The day after
One day past, the exhilaration of National Grammar Day has yet to fade. The cheers of the crowds lining the streets at the parade still echo in one’s ears. It was a swirl of events, the hourly cannon fire salute from the Citadel, the Te Deum sung at the Cathedral, the torchlight procession and laying of a wreath at the Cenotaph of the Unknown Copy Editor*, the fireworks display, the Semicolon Ball at the Ducal Palace, the governor’s generous clemency in releasing the detainees from the stockade at midnight. A glorious day.
Oh, all right, it was a stunt. Though the letter from President Bush was not. **
But in some ways a fruitful stunt. It smoked out some of the mossback prescriptivists so that their excesses could be exposed to light and air. It gave the moderate prescriptivists an opportunity to illustrate what reasonable guidelines for usage are — while exploring the areas in which reasonable people differ on grammar and usage. It gave me a chance to chat with Martha Brockenbrough of the Society for the Promotion of Good Grammar on Dan Rodricks’ radio show. It even yielded an olive branch from Language Log.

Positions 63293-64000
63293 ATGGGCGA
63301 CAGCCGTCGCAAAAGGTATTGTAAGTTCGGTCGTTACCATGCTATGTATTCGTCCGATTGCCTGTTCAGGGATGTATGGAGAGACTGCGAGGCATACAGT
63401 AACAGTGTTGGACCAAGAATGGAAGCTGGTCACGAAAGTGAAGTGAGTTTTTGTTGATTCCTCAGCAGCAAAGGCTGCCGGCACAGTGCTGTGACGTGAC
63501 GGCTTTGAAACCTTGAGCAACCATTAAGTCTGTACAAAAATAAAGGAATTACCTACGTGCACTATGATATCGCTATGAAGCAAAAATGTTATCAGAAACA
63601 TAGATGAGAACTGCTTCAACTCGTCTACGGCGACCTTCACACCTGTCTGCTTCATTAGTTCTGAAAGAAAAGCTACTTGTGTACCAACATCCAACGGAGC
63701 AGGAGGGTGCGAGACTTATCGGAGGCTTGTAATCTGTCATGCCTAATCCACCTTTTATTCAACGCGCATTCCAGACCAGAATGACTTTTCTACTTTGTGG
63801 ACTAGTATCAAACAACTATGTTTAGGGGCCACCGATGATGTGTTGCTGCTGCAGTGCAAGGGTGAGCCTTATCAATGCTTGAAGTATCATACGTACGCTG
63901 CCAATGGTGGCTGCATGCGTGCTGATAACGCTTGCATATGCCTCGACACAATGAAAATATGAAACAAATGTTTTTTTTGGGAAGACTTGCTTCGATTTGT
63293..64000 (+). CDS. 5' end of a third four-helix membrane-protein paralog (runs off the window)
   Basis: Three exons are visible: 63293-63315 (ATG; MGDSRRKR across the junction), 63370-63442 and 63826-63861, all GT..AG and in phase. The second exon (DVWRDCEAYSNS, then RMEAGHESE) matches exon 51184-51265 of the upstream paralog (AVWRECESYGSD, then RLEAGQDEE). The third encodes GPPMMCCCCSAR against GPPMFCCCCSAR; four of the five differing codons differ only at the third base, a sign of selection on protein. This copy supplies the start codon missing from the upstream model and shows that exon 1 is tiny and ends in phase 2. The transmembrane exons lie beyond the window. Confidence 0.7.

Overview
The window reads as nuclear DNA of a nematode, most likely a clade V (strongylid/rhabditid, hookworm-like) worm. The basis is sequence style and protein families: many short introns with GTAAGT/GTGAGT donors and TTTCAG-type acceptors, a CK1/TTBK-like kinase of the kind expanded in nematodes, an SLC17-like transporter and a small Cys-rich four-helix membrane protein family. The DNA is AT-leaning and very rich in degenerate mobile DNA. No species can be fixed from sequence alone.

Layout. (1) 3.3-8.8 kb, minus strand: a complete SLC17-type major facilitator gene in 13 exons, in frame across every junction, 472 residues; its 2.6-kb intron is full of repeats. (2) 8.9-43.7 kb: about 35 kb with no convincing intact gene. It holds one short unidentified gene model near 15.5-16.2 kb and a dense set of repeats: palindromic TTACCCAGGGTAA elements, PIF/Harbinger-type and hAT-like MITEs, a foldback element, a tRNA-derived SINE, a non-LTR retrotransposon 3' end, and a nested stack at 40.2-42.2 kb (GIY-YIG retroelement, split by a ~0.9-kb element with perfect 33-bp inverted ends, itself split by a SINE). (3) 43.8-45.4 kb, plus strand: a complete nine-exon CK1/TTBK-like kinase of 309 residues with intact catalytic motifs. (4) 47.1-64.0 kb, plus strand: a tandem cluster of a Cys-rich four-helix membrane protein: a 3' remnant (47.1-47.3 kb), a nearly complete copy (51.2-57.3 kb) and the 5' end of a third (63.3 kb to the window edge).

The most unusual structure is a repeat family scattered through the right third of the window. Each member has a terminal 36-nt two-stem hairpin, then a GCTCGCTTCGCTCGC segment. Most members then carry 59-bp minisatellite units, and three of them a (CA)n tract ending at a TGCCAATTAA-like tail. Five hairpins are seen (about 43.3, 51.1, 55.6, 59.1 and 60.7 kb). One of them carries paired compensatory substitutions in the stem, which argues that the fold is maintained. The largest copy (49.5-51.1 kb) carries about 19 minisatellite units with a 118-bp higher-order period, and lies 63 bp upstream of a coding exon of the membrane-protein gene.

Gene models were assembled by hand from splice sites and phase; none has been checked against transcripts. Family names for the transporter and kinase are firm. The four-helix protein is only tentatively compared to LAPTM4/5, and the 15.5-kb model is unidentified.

I was delighted to receive a message of fraternal greetings from Geoffrey K. Pullum, who, even though he can in no way countenance the that/which distinction I advocate, explains that he really, truly appreciates copy editors and does not hate their guts. And I, in equally fraternal regard, shrug off his regrettable past “copy-editing moron” reference; perhaps, if I’m ever able to book passage to Edinburgh, Professor Pullum and I could repair to a pub for a few glasses of single malt and a lively exchange on language. That would be a grammar day to remember.
*Hell, pretty much all copy editors are unknown.
**Click on the Society for the Promotion of Good Grammar link at the National Grammar Day Web site.